During his end of year break up party  at school he came home on a sugar high unlike anything else, heavens knows what he’d been fed, but he was bouncing off the walls, almost literally. As he arrived home he had reached his peak and was slowly coming down and as he did so the behaviour continued erratically until he was told he needed to go to his room to calm down and that, was when hell broke lose.
The screaming began.
He ran.
Outside he ran to the fence and back inside, he tore up the hallway and into his room, he screamed, he kicked and he threw.
With only one of us home he was testing the boundaries even more and the decision to sit and wait it out was the only option.
Minutes passed and suddenly silence.
Minutes passed again and suddenly a sound outside.
Walking outside and looking down the stairs, below his 2nd story bedroom was a little body lying perfectly still on the ground.
Thankfully “Daddy” was the parent home for the afternoon, quickly he rushed down the stairs to check him.
“Mate, are you ok?”
“Yes, I think so…” came the shaky reply.
He checked him over, somehow, he seemed fine, somewhat shaken, but fine.
“Good, you need to go back to your room now.”
Evidently, boys can’t fly, but they do know how to give you a good scare. He had expected a reaction, he wanted one, he wanted something, somehow he wanted to take back control on the situation, but we couldn’t give in to what he wanted.
After he’d gone back to his room he settled until we were both home together again to talk through the afternoons events.
Evidently he’d been very calculated, climbing down and hanging from his windowsill before dropping himself from the lowest point for dramatic effect, cleverly making it look as though he had leaped the full 2 stories.

This was life for so long, test, trials, screaming and yelling. But it wasn’t all bad, in between was the beautiful good natured boy who just wanted to be loved and make friends. Whilst his methods weren’t optimal they were expected and were the only thing he’s ever known, it made it tough for him and tough for us, but we all persevered.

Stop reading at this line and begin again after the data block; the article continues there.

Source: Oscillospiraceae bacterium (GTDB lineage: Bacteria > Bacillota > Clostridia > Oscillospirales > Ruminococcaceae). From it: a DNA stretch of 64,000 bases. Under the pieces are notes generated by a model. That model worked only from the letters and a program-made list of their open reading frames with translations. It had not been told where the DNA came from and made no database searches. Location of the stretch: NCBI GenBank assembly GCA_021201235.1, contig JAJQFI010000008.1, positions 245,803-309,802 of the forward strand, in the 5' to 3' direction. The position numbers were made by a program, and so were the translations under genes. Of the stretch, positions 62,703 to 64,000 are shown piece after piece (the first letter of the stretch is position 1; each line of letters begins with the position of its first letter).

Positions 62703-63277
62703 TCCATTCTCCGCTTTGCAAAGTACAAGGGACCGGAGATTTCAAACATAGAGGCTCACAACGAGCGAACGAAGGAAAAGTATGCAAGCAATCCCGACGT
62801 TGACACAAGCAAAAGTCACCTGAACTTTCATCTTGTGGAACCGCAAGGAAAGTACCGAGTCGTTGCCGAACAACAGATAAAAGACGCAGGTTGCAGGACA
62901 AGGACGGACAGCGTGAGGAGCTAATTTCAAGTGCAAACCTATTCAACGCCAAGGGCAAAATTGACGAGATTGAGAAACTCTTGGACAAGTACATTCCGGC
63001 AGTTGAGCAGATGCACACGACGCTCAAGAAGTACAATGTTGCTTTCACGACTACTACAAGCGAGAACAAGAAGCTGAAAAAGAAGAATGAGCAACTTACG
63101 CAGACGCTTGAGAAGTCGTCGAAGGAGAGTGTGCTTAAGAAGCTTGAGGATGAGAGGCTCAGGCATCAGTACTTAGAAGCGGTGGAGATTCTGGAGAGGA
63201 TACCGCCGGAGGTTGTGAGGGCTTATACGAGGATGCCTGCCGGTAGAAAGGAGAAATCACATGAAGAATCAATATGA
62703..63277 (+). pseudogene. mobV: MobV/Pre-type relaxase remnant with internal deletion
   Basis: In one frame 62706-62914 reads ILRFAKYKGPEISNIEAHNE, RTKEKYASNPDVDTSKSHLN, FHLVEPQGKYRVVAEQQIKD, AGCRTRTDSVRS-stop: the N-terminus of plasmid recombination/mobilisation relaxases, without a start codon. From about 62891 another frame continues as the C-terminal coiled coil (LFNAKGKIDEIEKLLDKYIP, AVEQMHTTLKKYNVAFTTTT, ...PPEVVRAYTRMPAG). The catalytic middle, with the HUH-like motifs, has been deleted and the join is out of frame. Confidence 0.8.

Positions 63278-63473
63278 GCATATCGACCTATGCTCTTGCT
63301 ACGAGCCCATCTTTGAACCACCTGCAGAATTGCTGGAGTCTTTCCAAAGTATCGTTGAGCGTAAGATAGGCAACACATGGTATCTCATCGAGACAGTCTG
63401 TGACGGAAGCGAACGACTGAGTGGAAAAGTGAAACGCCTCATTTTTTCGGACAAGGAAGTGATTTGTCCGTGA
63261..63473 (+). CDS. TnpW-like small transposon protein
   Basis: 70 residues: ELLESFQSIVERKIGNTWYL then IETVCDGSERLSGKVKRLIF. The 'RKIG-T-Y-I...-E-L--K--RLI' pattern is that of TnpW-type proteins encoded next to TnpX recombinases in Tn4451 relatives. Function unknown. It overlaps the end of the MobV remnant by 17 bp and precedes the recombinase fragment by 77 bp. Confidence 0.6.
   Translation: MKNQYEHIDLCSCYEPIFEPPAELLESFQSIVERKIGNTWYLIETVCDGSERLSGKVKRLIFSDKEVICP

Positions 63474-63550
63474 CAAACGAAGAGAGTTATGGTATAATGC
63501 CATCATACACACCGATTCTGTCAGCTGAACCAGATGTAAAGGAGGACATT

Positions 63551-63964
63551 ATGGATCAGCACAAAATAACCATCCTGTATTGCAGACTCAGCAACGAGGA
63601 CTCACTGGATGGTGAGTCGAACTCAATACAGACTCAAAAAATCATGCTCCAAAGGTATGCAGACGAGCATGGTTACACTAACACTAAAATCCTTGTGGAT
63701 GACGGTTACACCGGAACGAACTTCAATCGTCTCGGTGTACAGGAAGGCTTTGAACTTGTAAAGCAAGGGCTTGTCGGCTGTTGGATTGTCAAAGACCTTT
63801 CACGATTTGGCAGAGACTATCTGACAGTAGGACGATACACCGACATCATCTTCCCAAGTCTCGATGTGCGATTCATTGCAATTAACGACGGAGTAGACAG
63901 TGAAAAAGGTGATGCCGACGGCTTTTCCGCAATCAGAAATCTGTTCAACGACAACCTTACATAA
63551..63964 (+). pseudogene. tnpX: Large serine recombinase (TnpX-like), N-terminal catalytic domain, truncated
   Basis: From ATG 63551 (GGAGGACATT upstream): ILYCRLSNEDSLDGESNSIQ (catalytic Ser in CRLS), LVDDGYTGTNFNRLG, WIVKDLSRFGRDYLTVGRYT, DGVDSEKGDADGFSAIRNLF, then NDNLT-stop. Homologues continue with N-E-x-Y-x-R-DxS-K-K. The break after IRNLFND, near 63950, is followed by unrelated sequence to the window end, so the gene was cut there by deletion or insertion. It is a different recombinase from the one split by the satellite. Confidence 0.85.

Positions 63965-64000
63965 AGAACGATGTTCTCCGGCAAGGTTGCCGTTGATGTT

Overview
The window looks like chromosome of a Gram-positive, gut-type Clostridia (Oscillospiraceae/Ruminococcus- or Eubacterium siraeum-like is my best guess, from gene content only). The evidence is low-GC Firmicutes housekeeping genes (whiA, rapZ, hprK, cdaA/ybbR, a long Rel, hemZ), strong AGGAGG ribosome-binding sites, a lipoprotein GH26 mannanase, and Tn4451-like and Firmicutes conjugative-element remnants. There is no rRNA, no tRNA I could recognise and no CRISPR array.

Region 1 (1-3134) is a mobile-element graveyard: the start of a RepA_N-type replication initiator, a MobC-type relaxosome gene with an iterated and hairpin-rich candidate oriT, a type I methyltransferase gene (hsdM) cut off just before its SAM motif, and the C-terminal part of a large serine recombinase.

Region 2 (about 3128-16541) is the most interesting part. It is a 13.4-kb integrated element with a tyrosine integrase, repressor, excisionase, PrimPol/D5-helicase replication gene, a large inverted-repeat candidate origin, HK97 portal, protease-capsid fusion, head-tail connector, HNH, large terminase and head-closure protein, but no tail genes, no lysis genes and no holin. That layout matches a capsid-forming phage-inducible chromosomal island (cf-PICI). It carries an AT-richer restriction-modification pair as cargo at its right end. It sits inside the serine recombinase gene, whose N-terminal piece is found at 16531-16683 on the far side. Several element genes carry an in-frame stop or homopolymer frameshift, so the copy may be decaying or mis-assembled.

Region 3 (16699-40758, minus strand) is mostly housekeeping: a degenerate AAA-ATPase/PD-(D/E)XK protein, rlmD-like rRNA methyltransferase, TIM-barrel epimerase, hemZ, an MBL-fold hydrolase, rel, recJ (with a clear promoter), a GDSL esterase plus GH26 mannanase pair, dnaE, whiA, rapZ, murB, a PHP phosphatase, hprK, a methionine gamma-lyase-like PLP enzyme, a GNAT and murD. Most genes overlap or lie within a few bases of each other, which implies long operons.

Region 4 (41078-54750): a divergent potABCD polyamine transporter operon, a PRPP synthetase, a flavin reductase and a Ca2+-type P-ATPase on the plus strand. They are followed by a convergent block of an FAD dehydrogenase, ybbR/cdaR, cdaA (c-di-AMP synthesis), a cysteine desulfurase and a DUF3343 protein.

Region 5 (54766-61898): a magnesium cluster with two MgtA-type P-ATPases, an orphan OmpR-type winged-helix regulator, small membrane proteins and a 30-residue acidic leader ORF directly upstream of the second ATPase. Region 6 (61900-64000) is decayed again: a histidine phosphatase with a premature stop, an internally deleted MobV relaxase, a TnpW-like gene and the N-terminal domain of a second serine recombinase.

These days when you meet him you would never believe that he had ever behaved like this, he has adapted and learnt, he knows boundaries and he respects them. His consequences have reduced themselves through consistent good behaviour and this school term marks the first term he has been without a suspension of any form from school.
Whilst we may have taught him about rules, boundaries, respect and consequences he has taught us about patience and unconditional love, he’s tested and tried us and ultimately we’ve all come out on top.

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Author: James Bryant

I write things about our life in the hopes that it will motivate, inspire or simply entertain others. My Partner and I are Two Dads to a beautiful little boy.

3 thoughts on “Big Boys Don’t Fly

  1. Amazing to read your story… And it will help others in the same situation I am sure x

  2. Wow. I’m always a bit breathless at the end of reading these posts. With admiration mostly. Keep it up, guys. And congrats on a successful term without a suspension

  3. Well done guys. Well done on sticking it out and helping Flash shine. You guys are doing the hard yards. Thanks for doing such a wonderful job for such a great kid.